Women in STEM: Flora Donald

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    Flora Donald is a PhD candidate who splits her time between the Department of Plant Sciences and the Centre for Ecology and Hydrology. Here, she tells us about growing up in a family of gardeners, her research on conserving the native UK juniper, and her love of the Scottish Highlands. 

    I grew up in the Scottish Highlands, where the environment informs everything that we do. It’s in our songs and our poetry, and sometimes it’s a daily battle just to get to work because of the elements. I didn’t appreciate that was special until I left for university, and realised that, actually, it’s quite unusual to grow up in that environment and be so connected to your landscape.

    I’ve always been interested in plants because my parents are both professional gardeners. My Mum runs a daffodil nursery and my Dad worked for the National Trust for Scotland managing gardens, but I think growing up where I did and the natural environment was my real inspiration. I went to Aberdeen University and did a Bachelor of Science degree in Plant Sciences.

    I knew I wanted to do something with plants, but I wasn’t exactly sure what. My degree allowed me to learn about a whole range of subtopics from ecology to microbiology to physiology and everything in between. I graduated with first-class honours, then I went to the Royal Botanical Garden in Edinburgh and did a Master’s degree in taxonomy. I love going out into the wilds to identify and make an inventory of all the species I can see but all my knowledge was self-taught or passed on from other enthusiasts. The Master’s degree gave me a formal understanding of the theory behind species concepts and the skills to identify plants anywhere in the world. I’ve always particularly liked rhododendrons and was lucky enough to work on them for my summer project. It allowed me to work in the herbarium, run DNA analyses and visit living collections across Scotland. It was hard work but so rewarding.

    My PhD is modelling the impacts of a plant pathogen, Phytophthora austrocedri, on native UK juniper. I split my time between Cambridge and the Centre for Ecology and Hydrology in Wallingford. Juniper is a great species to work on because it grows in beautiful places across the UK and people really care about it. I collected all my own field data. I taught myself the skills to process the data and write statistical models to understand factors contributing to disease persistence and spread. It’s a challenging PhD because my background is purely ecological rather than mathematical, so there are a lot of things I need to learn, but it also means I approach the work with a different perspective.

    Juniper is now a red-listed species in the UK. We only have three conifers native to the UK: Scots pine, yew and juniper. This means juniper has evolved lots of relationships with other species, some of which depend on it solely for their habitat or their food source. Juniper is a keystone species for biodiversity, so if you protect it you’re also protecting all these other species and interactions too. However, juniper populations are declining nationally both in terms of extent and quality - and that’s before the pathogen that can kill populations very quickly was introduced - so juniper is a priority species for conservation action.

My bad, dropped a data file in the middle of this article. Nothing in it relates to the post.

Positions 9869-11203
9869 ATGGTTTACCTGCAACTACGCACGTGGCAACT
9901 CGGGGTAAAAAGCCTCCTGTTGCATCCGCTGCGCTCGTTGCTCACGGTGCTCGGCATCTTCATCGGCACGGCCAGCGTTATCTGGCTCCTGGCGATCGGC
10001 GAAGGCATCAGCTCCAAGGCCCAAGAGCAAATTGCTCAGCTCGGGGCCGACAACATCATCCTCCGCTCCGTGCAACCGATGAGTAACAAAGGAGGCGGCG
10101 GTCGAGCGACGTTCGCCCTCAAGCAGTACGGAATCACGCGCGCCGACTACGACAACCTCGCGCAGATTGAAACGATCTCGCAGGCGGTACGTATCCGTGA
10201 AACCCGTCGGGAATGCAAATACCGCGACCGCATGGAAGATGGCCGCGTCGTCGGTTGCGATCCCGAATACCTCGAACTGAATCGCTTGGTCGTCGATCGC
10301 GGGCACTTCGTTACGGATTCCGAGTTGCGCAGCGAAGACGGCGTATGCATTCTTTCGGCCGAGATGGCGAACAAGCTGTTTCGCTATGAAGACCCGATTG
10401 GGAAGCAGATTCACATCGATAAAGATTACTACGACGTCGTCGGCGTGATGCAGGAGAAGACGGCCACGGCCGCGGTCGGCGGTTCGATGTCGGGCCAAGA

I’m helping conservationists and public bodies decide where action should be targeted. These organisations have a limited budget, so want to limit infection between different populations and target restorative action to populations at lower risk from being wiped out by the pathogen. I’m researching why some populations are dying very quickly when others are not showing such severe symptoms even though the pathogen is present. Can environmental difference such as a soil type or rainfall explain that or is it related to characteristics of the juniper populations themselves such as age or density? I want my research to be used directly to improve the health of juniper populations and make sure we retain this important species in our landscape.

    I have five supervisors, three women and two men. I’m funded primarily by the Scottish Forestry Trust with additional contributions from the Forestry Commission, Forest Research, the Royal Botanic Garden Edinburgh and my former employer Scottish Natural Heritage. My project is a collaboration between Cambridge University, the Centre for Ecology and Hydrology, and Forest Research so I get to meet so many passionate people with really different specialisms and experience: brilliant for generating fascinating ideas.

    The best day I’ve had so far was out at one of my study sites in the Lake District. The site has really challenging terrain with lots of steep scree slopes that I had to run up and down every couple of months in rain, gales and blizzards. But the last time I visited it was under a blue sky, the bird song in the woodland was deafening and I took a deliberate detour to get to the highest point and look across the whole juniper population. It was a really special and reinvigorated my determination to generate research that can help save juniper.  

    We spend a lot of time thinking ’I’m not 100% confident about that so I won’t go for it’ when we should just try it. Be curious. Don’t limit yourself by thinking that’s not for me or ’I don’t think I’d be very good at it’. "Yes" gets easier with practice - just go for it! I don’t know what the future holds for me but I want to continue working in ecosystem conservation, ideally back in Scotland among the landscapes I love.

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